medicine. From a doctor's perspective you can learn about what both health 
and disease LOOK like in a book and do great on a test, but it isn't until 
you're actually face to face with a patient that you really have to ask 
yourself "what's going on here? What am I looking for?" That's when you 
excuse yourself and say "I'll be back in a moment" and you go dive back into 
your books and figure it out. A last second "cram and review" if you will. 

And that's exactly how I felt drawing yesterday - I felt impatient about 
working out all the little lines and shapes and volumes of the fingers and 
hands and feet. I'd forgotten how the external oblique, the paraspinal 
muscles, the latissimus, the rectus abdominis and the spinal column form the 
connection between chest and hips. (And those are just the superficial 
structures!) I made a little footnote, to myself that I'd do that: I'd pull 
out the anatomy books and take my time figuring out what makes hands and 
feet and chest and hips "work". Once I started, it was and has been 
consuming in a very satisfying way.

I've been concentrating on the features of the face and head here in this 
program - because I firmly believe that to be a really great caricaturist or 
portrait artist, you don't need to know the names of all the muscles, you 
don't need to know the different "fascias" of the face, you don't need to 
know that puffy cheeks are just a roll of subcutaneous tissue (fat), that 
gets rolled up between the front plane of the zygoma (the cheek bone), and 
the contraction of the zygomaticus major and minor, the buccinator, the 
levator labii, and nasalis muscles. But it helps - and it IS fascinating. (I 
had to look up those dang muscle names again...and I'm supposed to know them 

Depth brings satisfaction

You don't have to know all that - but if you have a feel for where they are 
and what they do, if you have a growing, developing depth of all that's 
going on in a simple shadow, not only will your drawings look better, but 
your enjoyment level, your satisfaction with drawing will deepen too. Like 
Hale says, you can't draw anything unless you know it exists. Reading Hale, 
he makes it very clear that all the great renaissance painters were great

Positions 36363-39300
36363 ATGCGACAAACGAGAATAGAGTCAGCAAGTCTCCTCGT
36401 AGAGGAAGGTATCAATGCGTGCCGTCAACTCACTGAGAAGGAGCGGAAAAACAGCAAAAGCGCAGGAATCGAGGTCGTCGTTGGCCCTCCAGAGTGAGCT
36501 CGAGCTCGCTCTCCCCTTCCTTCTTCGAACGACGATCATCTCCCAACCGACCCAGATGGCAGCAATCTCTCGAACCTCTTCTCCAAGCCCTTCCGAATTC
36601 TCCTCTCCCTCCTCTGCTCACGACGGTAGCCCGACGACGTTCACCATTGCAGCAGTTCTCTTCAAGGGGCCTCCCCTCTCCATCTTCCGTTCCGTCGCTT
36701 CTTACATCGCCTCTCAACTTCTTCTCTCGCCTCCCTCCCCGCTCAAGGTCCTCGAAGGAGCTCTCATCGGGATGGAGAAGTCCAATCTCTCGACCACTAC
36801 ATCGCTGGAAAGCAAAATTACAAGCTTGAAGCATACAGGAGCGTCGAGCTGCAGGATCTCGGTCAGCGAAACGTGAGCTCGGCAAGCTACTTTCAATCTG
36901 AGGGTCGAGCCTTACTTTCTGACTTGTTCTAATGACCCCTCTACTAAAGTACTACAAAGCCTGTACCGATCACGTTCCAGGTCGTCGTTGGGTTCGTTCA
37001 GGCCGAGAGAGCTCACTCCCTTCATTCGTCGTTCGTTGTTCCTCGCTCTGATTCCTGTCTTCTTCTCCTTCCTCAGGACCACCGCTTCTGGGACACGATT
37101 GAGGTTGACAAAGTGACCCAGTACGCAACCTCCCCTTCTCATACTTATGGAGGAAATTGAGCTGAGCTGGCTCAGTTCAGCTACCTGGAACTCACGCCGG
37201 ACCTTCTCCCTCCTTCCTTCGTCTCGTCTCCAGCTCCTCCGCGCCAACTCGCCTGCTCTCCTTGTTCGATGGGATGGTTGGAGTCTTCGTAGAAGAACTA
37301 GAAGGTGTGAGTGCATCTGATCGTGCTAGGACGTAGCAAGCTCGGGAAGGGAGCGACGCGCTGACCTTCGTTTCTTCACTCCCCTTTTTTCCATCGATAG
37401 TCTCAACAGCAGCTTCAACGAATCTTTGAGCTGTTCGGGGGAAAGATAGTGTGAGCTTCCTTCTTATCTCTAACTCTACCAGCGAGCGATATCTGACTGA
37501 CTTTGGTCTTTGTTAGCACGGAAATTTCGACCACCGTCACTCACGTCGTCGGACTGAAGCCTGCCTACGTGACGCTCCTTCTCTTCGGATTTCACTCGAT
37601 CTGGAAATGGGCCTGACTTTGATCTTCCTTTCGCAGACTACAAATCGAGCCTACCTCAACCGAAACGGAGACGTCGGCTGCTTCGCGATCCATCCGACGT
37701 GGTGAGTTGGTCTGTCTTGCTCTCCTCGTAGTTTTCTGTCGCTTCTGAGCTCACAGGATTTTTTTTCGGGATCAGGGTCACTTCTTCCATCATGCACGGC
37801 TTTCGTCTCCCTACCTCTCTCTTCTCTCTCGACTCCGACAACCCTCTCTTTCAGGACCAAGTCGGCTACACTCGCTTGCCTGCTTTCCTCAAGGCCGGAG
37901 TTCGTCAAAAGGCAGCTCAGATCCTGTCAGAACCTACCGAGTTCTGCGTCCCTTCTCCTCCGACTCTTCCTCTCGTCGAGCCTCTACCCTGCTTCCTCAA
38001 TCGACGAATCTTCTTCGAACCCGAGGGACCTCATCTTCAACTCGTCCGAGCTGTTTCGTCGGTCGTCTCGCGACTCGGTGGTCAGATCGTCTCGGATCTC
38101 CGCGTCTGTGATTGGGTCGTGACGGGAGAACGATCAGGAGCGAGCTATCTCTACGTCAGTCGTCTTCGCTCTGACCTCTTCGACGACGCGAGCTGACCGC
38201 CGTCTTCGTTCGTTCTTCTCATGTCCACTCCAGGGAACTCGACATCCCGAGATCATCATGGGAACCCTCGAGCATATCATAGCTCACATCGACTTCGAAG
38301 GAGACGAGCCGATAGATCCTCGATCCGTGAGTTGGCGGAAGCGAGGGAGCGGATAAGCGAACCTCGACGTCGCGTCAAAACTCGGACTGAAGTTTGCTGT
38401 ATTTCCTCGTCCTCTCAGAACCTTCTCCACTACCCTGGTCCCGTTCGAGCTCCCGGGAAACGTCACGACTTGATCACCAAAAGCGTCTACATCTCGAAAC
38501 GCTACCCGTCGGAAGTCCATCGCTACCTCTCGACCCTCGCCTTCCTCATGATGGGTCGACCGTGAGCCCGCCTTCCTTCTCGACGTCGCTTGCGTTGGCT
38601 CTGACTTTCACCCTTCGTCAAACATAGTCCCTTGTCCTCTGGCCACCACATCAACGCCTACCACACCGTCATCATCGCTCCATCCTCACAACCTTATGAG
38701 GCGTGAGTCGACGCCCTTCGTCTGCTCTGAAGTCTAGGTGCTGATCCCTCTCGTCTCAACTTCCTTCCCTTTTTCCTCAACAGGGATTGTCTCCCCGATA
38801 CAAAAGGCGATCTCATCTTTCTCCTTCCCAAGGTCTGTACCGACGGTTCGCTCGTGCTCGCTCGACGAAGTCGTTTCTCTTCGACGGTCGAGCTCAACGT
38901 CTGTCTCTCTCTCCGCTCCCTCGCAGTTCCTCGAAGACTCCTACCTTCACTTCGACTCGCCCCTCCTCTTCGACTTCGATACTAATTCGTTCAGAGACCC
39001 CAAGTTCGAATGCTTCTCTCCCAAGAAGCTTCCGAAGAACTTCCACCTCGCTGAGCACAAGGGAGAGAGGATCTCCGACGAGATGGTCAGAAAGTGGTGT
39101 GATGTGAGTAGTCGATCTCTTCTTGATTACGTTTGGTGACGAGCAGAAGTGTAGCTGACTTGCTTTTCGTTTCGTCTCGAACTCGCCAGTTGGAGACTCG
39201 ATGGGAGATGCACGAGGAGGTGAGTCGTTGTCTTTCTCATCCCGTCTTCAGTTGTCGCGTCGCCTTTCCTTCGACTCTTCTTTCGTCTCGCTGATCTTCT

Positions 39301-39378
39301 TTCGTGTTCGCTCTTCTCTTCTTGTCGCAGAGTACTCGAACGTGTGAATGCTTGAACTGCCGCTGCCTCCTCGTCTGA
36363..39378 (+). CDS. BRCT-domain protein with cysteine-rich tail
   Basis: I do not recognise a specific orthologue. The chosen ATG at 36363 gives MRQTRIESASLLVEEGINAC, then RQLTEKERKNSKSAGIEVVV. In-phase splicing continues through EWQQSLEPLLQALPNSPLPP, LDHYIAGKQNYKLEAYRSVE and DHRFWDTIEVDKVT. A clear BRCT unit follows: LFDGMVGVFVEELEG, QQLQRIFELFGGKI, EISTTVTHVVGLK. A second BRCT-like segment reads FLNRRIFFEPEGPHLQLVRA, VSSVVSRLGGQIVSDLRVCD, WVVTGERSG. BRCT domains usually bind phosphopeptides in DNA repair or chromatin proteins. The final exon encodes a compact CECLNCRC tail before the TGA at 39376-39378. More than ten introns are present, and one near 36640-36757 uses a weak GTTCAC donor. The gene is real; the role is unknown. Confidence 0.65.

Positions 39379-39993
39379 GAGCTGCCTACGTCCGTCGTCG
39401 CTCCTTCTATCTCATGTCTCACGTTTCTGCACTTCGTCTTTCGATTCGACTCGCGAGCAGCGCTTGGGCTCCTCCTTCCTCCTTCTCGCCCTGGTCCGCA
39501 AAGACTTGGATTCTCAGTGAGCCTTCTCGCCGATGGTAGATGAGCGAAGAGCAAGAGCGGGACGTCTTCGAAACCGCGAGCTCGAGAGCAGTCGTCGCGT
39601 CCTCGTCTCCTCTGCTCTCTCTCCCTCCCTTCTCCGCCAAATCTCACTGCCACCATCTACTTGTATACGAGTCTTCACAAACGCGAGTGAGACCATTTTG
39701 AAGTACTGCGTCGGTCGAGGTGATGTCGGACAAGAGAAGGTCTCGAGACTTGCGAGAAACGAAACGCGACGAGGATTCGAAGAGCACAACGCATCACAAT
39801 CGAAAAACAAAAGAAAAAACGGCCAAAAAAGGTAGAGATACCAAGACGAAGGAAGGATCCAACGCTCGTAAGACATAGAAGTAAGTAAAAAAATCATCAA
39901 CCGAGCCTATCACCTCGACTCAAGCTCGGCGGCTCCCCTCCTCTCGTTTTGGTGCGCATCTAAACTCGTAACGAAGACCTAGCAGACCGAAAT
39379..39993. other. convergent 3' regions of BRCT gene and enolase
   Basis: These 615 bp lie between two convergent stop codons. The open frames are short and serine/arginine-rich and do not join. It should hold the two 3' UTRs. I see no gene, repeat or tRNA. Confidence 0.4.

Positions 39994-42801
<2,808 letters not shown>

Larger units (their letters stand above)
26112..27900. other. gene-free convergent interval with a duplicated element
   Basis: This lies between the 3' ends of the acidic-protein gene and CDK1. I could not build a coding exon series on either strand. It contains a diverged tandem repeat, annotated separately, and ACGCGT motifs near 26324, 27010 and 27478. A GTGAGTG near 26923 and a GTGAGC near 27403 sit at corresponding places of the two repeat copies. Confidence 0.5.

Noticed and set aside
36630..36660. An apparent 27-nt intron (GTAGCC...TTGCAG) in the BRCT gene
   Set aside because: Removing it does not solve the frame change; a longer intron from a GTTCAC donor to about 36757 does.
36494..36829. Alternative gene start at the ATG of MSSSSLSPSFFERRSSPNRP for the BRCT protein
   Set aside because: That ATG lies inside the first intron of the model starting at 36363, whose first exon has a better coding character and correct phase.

drawers and anatomists first - The Da Vinci's, the Durers, Sanzio, 
Michealangelo, The Rembrandt's - they could draw the head, the body, the 
skeleton and all the muscles from any angle, any point of rotation and from 

Pretty outlandish sounding in the is age of "quick fixes". Learning that 
that's what these guys did actually re-enforces everything I've guessed at 
here on my own. It also takes relieves some of the pressure and gives hope - 
nobody learns all that anatomy over night. With time and desire, it's within 
anyone's grasp. (I firmly believe that.)


So if you feel like your drawing has gotten stale, and the Internet and 
staring at the computer don't feel like enough, challenge yourself. Get a 
book or enroll in a course that are going to stretch you, get you re-fired 
up enough to pick up the thread where you left off. And of course don't be 
afraid to toss your questions at me - any question that has anything to do 
with drawing I'll try to answer. Sometimes the act of participating (asking 
a question, being in a class), is all you need to get to the next level. 
During the holiday season it's tough to find the time I know, but you just 
might find it's well worth the effort - as much for your sanity as for your 


Here's the link to all the Robert Beverly Hale books (I bought 
the "Master Class in Figure Drawing" and "Anatomy Lessons from Great 

For and image list and links to Leonardo Da Vinci (look at the huge image 
list when you arrive at "" to classic sketches and paintings):

Sculpturer's really had a feel for volume. Check out some of these statue 
photos of Auguste Rodin:

Here's the index page for - a fantastic resource for all kinds 
of art:

And for all of you Renaissance admirer's, check out this Da Vinci 
sitecreated by the students of John F. Kennedy High School in the Bronx. (Da 
Vinci was a true Renaissance man: he wrote music too! - there's a link at 
this site to one of his musical compositions):

And to land us squarely back in the neighborhood of caricature, Suzy Voye of 
Tennessee sent this great link of an all time favorite of mine - 
caricaturist David Levine. Compare these masterpieces with the old masters 
and look for similarities...a stretch but they are there, (thanks Suzy):

Keep on drawing!



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e-mail: jeffkaz@YouCanDraw